Our favorite is this photo of her standing next to younger sister Kendall Jenner, soon the two figures began to represent the duality of our own identities.
Red Flag Emoji
When me hear someone say they don't like cookies🚩🚩🚩🚩🚩
— Cookie Monster (@MeCookieMonster) October 14, 2021
The Red Flag Emoji meme was widespread to the point of exhaustion. It was the buzzing fly of your social media feed, always showing up with a tired joke that felt a week too late, but hey, we’ve got to give credit where credit is due — people got a lot of mileage out of this meme.
What started out as a wholesome attempt on TikTok about legitimate dating red flags became shorthand for separating yourself and your interests from those with differing views. It was a way to have a take and be entrenched on your side without explanation. Ultimately it was a less imaginative and less funny version of the Anakin and Padme meme. As such, it was considerably more popular.
Two Guys On A Bus
Credit goes to Brazilian cartoonist Genildo Ronchi, who illustrated this image way back in 2013. The original caption read, “escolha o lado feliz da vida!” Which roughly translates to “Choose the happy side of life!” How that cartoon became a meme template in 2021 is anyone’s guess. The image circulated with swapped text within Brazilian Twitter circles back in 2019, according to KnowYourMeme, but didn’t appear widespread in the US until this year where countless people used it to represent the duality of choice. It’s a modern-day choose your own adventure.
Some people hit this meme solely for the laughs, while some used it in some seriously dark ways. Are we always better off in life for making the “right” decision? You decide.
Fat Joe — Yesterday’s Price is Not Today’s Price
“Yesterday’s price is not today’s price” pic.twitter.com/Kcsn5RwPGk
— Wongisimo (@whereswongo) August 6, 2021
This is a meme that is surely near and dear to the fans of Verzuz. The phrase was uttered by Bronx rapper Fat Joe during his Versuz battle with Ja Rule. Consensus says that Ja won that battle, but the only thing anyone really remembers from that battle is all the beautiful Fat Joe memes we’ve gotten out of it. It then hit the stratosphere when Joey crack yelled it after seeing Jadakiss singlehandedly demolish the LOX vs. Dipset Verzuz.
This clip, where Fat Joe says “Yesterday’s price is not today’s price” to us represents the way many of us stopped taking shit from our employers this year and started viewing ourselves as the invaluable assets that we are. When you’re working hard in the midst of an almost three-year-long pandemic and it seems like your employers are doing everything they can to put you in harm’s way while raking in all the profits, you’ve got to ask yourself — is it really worth it? The heroes amongst us let our bosses know this year that yesterday’s prices aren’t today’s, so pay up.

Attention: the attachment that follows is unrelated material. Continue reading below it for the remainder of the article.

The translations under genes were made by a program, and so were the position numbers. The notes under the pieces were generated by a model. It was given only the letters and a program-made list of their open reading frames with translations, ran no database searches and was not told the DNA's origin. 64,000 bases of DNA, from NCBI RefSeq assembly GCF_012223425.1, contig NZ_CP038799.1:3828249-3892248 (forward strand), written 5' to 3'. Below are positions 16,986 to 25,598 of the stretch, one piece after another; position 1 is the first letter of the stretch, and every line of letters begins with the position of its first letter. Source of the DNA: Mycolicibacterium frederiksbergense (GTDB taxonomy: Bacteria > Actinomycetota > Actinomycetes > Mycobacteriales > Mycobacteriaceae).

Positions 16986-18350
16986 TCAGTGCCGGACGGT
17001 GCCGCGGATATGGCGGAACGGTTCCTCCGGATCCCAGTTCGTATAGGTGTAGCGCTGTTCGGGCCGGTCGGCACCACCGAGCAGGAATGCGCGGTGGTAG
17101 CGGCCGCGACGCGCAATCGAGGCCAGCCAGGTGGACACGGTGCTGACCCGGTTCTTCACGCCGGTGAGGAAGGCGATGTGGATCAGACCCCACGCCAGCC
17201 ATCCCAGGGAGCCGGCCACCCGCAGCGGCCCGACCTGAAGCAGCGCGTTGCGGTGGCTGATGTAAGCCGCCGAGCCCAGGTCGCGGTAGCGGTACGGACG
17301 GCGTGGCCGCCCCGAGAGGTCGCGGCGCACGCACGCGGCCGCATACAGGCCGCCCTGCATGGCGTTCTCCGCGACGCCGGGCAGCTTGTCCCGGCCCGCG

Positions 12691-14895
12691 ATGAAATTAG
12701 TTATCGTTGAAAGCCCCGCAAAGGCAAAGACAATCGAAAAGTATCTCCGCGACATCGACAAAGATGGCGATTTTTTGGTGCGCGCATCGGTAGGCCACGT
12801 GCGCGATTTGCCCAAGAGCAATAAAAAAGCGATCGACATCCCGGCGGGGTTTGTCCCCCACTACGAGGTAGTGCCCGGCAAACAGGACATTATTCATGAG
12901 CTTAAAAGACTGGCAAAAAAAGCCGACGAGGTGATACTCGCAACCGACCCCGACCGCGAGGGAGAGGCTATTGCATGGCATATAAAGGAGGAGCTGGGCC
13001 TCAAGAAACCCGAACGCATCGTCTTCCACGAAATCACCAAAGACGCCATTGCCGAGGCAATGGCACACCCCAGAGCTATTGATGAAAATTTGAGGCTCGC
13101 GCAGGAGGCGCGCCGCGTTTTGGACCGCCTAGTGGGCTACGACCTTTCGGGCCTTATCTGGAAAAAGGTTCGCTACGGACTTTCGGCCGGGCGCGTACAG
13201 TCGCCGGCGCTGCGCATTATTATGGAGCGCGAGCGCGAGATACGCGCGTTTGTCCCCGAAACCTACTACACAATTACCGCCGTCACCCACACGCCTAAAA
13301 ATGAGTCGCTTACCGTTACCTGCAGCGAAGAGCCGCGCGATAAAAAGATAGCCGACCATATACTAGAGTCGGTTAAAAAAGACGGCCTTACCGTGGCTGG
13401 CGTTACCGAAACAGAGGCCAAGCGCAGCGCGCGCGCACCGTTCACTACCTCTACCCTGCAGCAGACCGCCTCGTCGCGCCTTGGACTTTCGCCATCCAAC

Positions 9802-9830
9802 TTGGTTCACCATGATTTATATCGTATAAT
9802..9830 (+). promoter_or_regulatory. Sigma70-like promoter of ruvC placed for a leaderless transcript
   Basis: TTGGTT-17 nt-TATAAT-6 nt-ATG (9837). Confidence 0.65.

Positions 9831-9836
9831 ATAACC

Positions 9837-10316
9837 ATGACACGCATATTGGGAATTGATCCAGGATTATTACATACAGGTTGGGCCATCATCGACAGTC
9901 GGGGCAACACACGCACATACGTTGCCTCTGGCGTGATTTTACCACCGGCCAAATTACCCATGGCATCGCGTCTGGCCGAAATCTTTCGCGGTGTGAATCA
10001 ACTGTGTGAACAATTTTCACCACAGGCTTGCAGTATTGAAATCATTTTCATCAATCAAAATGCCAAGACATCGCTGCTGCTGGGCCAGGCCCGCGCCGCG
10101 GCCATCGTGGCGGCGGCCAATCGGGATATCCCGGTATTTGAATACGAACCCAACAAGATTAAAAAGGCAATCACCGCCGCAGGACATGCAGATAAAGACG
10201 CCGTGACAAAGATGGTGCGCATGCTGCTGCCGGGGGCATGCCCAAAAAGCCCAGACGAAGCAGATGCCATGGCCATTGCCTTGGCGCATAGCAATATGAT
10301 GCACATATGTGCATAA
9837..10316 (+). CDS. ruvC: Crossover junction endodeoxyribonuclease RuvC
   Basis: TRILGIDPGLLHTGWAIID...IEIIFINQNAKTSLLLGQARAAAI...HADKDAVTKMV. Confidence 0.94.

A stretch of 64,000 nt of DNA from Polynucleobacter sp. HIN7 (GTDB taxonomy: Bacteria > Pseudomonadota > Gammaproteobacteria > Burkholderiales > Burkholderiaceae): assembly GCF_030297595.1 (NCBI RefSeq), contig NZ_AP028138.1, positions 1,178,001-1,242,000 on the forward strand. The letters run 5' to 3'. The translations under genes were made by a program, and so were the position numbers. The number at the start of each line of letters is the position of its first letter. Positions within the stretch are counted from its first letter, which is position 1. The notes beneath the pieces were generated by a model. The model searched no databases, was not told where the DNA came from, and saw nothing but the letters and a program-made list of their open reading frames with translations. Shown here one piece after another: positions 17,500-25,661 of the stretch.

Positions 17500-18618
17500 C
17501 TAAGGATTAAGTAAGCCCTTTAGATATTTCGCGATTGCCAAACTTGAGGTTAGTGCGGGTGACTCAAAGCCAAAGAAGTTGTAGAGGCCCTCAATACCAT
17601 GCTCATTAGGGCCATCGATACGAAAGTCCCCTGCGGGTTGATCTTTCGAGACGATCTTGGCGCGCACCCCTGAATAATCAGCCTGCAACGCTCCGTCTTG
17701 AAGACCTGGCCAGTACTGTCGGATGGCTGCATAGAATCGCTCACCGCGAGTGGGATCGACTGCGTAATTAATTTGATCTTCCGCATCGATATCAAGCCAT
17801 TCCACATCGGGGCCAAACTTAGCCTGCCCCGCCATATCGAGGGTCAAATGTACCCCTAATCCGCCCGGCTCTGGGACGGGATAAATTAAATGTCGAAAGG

The Feminine Urge
the feminine urge to purchase another unnecessary item in the name of self-care
— ᴋᴇᴇʙᴀʙʏ🤩💚 (@da_keebabyy) December 27, 2021
For the better part of a year, whether you spend your time on Twitter, Facebook, TikTok, Tumblr, or Instagram, you’ve probably been hearing about the feminine urge to… do pretty much anything. That soon morphed into the less often used “masculine urge” and “non-binary urge,” but for the most part, it’s all about the feminine urge.
This isn’t a meme that is divided by gender and it doesn’t even really need to make sense to be funny. Some of the most successful implementations of this meme have to do with seemingly nonsensical urges that have nothing to do with feminity or masculinity. The more absurd the better.
If you’re not super keyed into memes, you might not know that the Yassification meme — which took Twitter by storm last month — has been brewing for quite some time. In late 2020 the term “yassification” first started making the rounds on social media platforms and by February of 2021 people were comparing minor celebrities to super celebrities and referring to them as the post-yassified form.
But the yassification meme was arguably in its most popular form by the fall of 2021 when people would “yassify” photos of celebrities through a Face App filter that made them look otherworldly attractive. We did it to everyone, from the cast of Seinfeld to Shrek, to Joe Biden. In an ugly year, it represents our need to surround ourselves with beauty, no matter how banal.